cwericb

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Re: Trump and the Fraud Triangle
« Reply #5 on: October 07, 2019, 07:54:02 AM »
Make America Great Again - Dump Trump in 2020

He could resign in exchange for a pardon, but he would still be open to State charges.

As far as his cronies are concerned, loyalty with Trump only goes one way and he would dump them in a heartbeat if some sort of deal could be arranged to protect him from any future charges. Might be worth it to get rid of this train wreck of an administration.

However, his narcissism may not allow him to accept this.
Politicians and diapers must be changed often, and for the same reason. - Mark Twain

Read the Footnotes

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Re: Trump and the Fraud Triangle
« Reply #6 on: October 09, 2019, 01:15:52 PM »
An explanation for how we got to this point?

I briefly worked for a financial expert witness firm a while ago. I also worked on a side project for them revolving around a key insight that many people involved in a fraud didn't really know what they were getting in to when their involvement first started or didn't make a conscious decision to commit fraud.

There are the absolute psychopaths who know set out from the start to commit fraud and do so over and over again, but these fraudsters tend to ensnare a larger group of people who started out more innocently. Frequently there are a larger group of people who woke up one day to find themselves on a slippery slope. By the time they realize the mess they are in, they are faced with making painful decisions in the short run to get out of the fraud, or doubling down and just hoping for the best. Sadly a large portion will hope for the best. Plus by this time, it could be a career criminal psychopath could be telling them that they are equal parties to the fraud at this point and that there is evidence connecting them to the crimes. As soon as these naive types don't make the right choice that first time, they are likely in for the long run and they'll end up going down with the ship. That's a model for how people who might have been pretty average ethically can years later find themselves in very serious legal trouble.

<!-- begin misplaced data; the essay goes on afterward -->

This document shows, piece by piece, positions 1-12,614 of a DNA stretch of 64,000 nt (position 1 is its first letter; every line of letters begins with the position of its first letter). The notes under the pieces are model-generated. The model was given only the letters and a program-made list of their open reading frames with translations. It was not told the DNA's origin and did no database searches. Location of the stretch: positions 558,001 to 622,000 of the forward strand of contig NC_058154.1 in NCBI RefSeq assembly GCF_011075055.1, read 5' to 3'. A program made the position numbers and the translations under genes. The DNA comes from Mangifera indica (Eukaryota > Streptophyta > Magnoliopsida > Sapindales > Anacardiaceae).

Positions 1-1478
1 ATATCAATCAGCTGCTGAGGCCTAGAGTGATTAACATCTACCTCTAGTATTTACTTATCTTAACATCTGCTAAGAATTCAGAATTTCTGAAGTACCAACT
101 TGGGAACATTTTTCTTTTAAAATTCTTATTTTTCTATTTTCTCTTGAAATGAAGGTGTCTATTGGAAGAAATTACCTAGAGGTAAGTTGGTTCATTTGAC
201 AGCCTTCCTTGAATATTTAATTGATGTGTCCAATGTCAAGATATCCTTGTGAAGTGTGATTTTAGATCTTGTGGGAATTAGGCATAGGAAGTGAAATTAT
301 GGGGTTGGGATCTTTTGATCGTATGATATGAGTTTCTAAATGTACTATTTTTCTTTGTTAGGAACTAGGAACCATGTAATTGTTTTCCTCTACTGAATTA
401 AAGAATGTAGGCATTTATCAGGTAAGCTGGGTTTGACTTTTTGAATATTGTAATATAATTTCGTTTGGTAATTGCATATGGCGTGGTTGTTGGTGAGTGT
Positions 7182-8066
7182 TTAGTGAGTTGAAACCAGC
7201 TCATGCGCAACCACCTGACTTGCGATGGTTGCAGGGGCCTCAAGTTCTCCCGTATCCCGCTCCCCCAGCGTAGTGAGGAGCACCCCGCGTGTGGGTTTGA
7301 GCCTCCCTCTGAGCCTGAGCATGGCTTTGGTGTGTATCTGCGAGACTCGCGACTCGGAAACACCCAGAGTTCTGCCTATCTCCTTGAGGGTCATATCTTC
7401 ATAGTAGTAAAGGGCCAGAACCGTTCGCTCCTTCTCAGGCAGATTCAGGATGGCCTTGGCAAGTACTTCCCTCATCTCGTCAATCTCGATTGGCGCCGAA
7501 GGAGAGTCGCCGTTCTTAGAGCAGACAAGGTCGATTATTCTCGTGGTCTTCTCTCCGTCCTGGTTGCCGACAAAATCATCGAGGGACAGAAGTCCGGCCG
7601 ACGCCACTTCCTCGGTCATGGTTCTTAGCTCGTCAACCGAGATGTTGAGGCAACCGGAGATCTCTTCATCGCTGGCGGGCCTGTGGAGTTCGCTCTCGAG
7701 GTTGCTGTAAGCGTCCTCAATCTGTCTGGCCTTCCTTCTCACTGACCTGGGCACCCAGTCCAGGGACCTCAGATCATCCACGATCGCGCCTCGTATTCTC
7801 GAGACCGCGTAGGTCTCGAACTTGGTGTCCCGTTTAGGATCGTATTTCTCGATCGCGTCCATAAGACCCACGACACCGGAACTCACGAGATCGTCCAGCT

I was just thinking about the situation with Trump and wondering how in the heck did the US get where we are. Thinking about Trump, it seems like this model could easily explain Trump's presidency. Trump seemingly had a bunch of ethical issues, which made him more vulnerable to getting in trouble. He probably thought he wouldn't be elected and made some bad short-term choices for that reason before he was even elected in part because he thought that the stakes were low. By the time he realizes he's on the slippery slope, he might have felt in over his head. Plus by that point, he might have been owned by Putin or numerous others. Trump is probably the last person to admit a mistake, so he would just keep doubling down, and who knows what all Trump might feel he needs to cover up at this point.

I am disappointed I did not try to apply this model before. It seems like a very simple and sad explanation, which might prove to be an accurate explanation.
« Last Edit: October 09, 2019, 01:18:44 PM by Read the Footnotes »

SharperDingaan

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Re: Trump and the Fraud Triangle
« Reply #7 on: October 10, 2019, 05:06:18 AM »
Trump is a liability that has outlived its usefulness; and the pendulum that got him elected, is now swinging the other way.
As is being similarly experienced by politicians (around the world) who took pages from his playbook.

Only question is how best to remove the liability.

Impeachment has advantages. Parties can claim they kicked da bum out, and see! - the legal system agrees with us! But more importantly, the quicker he goes into incarceration, the sooner and more effectively he can be 'contained'. No twitter access !!

Then how to nullify the Trump dirt that is out there?

Traditionally, an incumbent would go skydiving without a parachute; as to be effective, there has to be a warm body. Impeachment has the advantage that its legal, also comes with garbage disposal, and there is no possibility of the body inopportunely re-surfacing (Jimmy Hoffa). The pinata also lives for longer, so everyone gets the chance to put their knives in. Some folks have a very long line-up!

SD